Chapter 3 The Biological bases of behavior
65 need-know terms for AP Psych
Terms in this set (65)
Transcranial Magnetic Stimulation (TMS)
A technique that temporarily enhances or depresses neural activity in a specific are of the brain.
A limited time span for the development of an organism that is optimal for certain capacities to emerge because the organism is especially responsive to certain experiences.
Refers tot he reproductive success of an individual organism relative to the average reproductive success in the population.
Individual cells in the nervous system that receive, integrate, and transmit information.
Neuron part that contains the cell nucleus and much of the chemical machinery common to most cells.
Branchlike parts of a neuron that are specialized to receive information.
A long, thin fiber that transmits signals away from the soma to other neurons, or to muscles or glands.
An insulating jacket, derived from glia cells that encases some axons.
small knobs at the end of the axon that secrete chemicals called neurotransmitters.
A junction where information is transmitted between neurons.
The stable, negative charge of an inactive neuron.
A process in which neurotransmitters are sponged up from the synaptic cleft by the presynaptic neuron.
Posits that heritable characteristics that provide a survival or reproductive advantage are most likely than alternative characteristics to be passed on to subsequent generations and thus come to be "selected" over time.
A microscopic gap between the terminal buttons of the sending neuron and the cell membrane of another cell.
chemicals that transmit information from one neuron to another.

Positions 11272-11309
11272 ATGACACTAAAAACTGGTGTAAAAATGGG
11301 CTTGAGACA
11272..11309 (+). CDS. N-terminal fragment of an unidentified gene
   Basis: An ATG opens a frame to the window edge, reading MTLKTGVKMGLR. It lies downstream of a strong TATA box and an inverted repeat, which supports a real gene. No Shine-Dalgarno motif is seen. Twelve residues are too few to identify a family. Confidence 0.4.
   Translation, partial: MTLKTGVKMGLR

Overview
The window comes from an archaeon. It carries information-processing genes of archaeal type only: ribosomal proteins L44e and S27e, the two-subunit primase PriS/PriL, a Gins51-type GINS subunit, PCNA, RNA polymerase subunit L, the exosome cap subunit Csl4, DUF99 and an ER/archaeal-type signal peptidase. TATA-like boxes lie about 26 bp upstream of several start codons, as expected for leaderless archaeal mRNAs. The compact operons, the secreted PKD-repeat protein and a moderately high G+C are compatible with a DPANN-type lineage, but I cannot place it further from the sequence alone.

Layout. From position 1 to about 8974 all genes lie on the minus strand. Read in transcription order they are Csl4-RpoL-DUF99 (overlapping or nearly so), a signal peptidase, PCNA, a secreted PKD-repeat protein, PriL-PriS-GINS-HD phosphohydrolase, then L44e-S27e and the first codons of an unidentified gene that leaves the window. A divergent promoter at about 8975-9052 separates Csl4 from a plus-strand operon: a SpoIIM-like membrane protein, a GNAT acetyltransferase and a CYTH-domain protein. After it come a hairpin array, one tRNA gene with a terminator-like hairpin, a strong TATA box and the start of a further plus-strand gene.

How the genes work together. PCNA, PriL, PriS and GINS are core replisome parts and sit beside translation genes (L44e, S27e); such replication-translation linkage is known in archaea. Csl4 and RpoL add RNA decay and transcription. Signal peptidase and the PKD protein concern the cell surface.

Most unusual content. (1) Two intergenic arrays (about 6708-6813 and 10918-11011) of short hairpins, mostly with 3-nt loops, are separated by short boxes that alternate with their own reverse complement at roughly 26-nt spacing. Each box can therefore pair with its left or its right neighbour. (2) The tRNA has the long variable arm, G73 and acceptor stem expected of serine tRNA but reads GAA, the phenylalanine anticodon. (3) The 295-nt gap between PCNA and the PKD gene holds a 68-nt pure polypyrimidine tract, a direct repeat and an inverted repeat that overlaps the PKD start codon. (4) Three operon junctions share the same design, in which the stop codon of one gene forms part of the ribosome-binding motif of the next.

Postsynaptic Potential (PSP)
A voltage change at the receptor site of a neuron.
An electric potential that increases the likelihood that a postsynaptic neuron will fire action potentials.
An electric potential that decreases the likelihood that a postsynaptic neuron will fire action potentials.
A technique for assessing heredity influence by examining blood relatives to see how much they resemble each other on a specific trait.
A chemical that mimics the action of a neurotransmitter.
A chemical that opposes the action of a neurotransmitter.
An entire family of internally produced chemicals that resemble opiates in structures and effects.
Peripheral Nervous System
System that includes all those nerves that lie outside the brain and spinal cord.
Bundles of neuron fibers (axons) that travel together in the peripheral nervous system.
Somatic Nervous System
System make up of the nerves that connect to voluntary skeletal muscles and sensory receptors.
Afferent Nerve Fibers
Axons that carry information inward to the central nervous system from the periphery of the body.
Efferent Nerve Fibers
Axons that carry information outward tot he central nervous system from the periphery of the body.
Autonomic Nervous System (ANS)
System made up of the nerves that connect to the heart, blood vessels, smooth muscles, and glands.
The branch of the autonomic nervous system that mobilizes the body's resources for emergencies.
The branch of the autonomic nervous system that generally conserves bodily resources.